Outbreak of Leptospirosis after Flood, the Philippines, 2009
Al-shere T. Amilasan1, Mugen Ujiie1, Motoi Suzuki , Eumelia Salva, Maria Cecilia P. Belo, Nobuo Koizumi, Kumiko Yoshimatsu, Wolf-Peter Schmidt, Shane Marte, Efren M. Dimaano, Jose Benito Villarama, and Koya Ariyoshi
Author affiliations: San Lazaro Hospital, Manila, Republic of the Philippines (A.T. Amilasan, E. Salva, M.C.P. Belo, S. Marte, E.M. Dimaano, J.B. Villarama); National Center for Global Health and Medicine, Tokyo, Japan (M. Ujiie); Nagasaki University, Nagasaki, Japan (M. Ujiie, M. Suzuki, W.-P. Schmidt, K. Ariyoshi); National Institute of Infectious Diseases, Tokyo (N. Koizumi); Hokkaido University, Sapporo, Japan (K. Yoshimatsu)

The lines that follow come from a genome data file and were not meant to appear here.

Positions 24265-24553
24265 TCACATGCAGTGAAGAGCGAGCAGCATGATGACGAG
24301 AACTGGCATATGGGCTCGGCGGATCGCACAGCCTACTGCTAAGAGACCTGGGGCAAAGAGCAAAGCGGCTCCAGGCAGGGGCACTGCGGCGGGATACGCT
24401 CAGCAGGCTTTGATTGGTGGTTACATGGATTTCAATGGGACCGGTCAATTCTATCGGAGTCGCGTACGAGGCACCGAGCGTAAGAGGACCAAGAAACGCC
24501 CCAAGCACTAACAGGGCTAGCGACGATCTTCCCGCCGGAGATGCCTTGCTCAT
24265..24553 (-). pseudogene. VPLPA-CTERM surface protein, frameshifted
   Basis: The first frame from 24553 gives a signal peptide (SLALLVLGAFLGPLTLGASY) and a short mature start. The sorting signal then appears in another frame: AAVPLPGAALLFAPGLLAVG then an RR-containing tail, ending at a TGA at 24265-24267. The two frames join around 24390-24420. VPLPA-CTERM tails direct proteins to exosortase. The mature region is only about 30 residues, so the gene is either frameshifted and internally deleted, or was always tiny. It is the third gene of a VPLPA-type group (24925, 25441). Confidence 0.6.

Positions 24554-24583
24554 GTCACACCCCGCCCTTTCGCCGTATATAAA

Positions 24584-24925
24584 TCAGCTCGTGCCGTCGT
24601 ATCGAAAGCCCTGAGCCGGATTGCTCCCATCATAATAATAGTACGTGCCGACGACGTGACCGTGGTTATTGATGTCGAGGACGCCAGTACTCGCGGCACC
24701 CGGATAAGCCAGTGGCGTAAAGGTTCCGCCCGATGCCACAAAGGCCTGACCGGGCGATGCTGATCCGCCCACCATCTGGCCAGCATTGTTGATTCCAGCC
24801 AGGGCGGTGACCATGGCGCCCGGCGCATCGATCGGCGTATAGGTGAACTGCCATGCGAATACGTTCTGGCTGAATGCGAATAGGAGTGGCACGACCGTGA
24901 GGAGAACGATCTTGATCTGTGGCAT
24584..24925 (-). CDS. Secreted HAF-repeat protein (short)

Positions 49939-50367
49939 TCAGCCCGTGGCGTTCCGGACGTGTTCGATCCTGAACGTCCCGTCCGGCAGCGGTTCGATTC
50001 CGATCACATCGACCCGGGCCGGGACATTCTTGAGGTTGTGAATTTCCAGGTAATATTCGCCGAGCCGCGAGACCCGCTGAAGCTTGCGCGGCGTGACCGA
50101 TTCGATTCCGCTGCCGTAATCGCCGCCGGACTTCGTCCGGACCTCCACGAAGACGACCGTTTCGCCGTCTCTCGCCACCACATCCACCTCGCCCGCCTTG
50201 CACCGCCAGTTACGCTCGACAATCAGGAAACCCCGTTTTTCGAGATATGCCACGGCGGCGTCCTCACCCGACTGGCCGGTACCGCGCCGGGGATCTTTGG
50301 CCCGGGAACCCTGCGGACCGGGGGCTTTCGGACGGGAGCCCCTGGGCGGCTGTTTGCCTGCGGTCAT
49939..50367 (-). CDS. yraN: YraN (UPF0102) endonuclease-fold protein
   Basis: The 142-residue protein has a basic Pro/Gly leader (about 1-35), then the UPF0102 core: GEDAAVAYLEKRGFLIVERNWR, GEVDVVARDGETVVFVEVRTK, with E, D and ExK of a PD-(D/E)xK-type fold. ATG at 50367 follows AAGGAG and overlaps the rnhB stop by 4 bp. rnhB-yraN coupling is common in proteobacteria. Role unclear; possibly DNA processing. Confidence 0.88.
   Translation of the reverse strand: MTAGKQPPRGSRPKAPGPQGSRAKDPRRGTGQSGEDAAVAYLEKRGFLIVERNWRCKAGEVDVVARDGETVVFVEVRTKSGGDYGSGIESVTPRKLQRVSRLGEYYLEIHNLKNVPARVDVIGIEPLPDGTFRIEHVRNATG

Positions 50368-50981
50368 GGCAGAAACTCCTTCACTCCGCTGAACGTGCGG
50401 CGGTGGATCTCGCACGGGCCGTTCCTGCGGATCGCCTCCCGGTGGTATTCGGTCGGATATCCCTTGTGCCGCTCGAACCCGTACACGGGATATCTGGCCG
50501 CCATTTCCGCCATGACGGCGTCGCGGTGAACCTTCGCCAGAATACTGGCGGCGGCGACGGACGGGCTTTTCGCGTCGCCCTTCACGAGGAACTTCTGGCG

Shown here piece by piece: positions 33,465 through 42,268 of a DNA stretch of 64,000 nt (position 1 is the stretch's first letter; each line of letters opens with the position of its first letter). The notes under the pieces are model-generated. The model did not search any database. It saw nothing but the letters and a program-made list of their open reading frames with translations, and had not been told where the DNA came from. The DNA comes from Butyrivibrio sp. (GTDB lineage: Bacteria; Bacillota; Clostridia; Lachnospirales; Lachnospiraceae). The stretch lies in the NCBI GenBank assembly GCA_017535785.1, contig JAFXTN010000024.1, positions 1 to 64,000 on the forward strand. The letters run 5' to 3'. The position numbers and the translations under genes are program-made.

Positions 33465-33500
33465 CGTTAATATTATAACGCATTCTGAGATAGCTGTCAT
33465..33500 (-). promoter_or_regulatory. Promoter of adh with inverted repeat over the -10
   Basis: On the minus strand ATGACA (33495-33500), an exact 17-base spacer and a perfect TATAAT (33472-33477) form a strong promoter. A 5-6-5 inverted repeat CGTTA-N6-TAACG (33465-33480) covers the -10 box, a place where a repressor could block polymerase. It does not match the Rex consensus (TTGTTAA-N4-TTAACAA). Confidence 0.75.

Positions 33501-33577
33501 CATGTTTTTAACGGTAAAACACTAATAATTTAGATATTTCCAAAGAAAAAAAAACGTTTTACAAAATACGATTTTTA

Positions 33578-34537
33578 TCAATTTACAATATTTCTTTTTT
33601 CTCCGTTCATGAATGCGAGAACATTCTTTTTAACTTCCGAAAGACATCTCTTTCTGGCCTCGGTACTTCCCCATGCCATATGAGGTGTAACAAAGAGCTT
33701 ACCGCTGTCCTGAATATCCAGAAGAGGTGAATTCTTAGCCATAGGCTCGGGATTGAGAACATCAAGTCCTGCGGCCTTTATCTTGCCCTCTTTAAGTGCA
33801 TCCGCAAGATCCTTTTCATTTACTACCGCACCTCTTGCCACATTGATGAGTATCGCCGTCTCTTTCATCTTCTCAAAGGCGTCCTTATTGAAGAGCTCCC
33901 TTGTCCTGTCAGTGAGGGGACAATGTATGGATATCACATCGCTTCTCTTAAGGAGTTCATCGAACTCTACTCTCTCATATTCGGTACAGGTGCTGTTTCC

Figure. Phylogenetic tree based on the Leptospira flaB gene sequence. The sequences obtained in this study are indicated in boldface and have been deposited in DDBJ/GenBank/EMBL (accession numbers indicated). The sequences of rat isolates are derived from a previous study (9). Sequence alignments were conducted by using MEGA4 software and ClustalW (www.megasoftware.net), and phylogenetic distances were calculated by using MEGA4 software and the neighbor-joining method. All 4 PCR products belong to L. interrogans; 2 are closely related to serovar Losbanos, 1 to serovar Manilae, and 1 is not associated with strains or serovars included in our analysis. Microscopic agglutination test results indicate infecting serogroups. L. borgpetersenii serovar Tarassovi had the highest titer in patients 307 and 486, but this finding can be explained by a cross-reaction. Scale bar indicates nucleotide substitutions per site.
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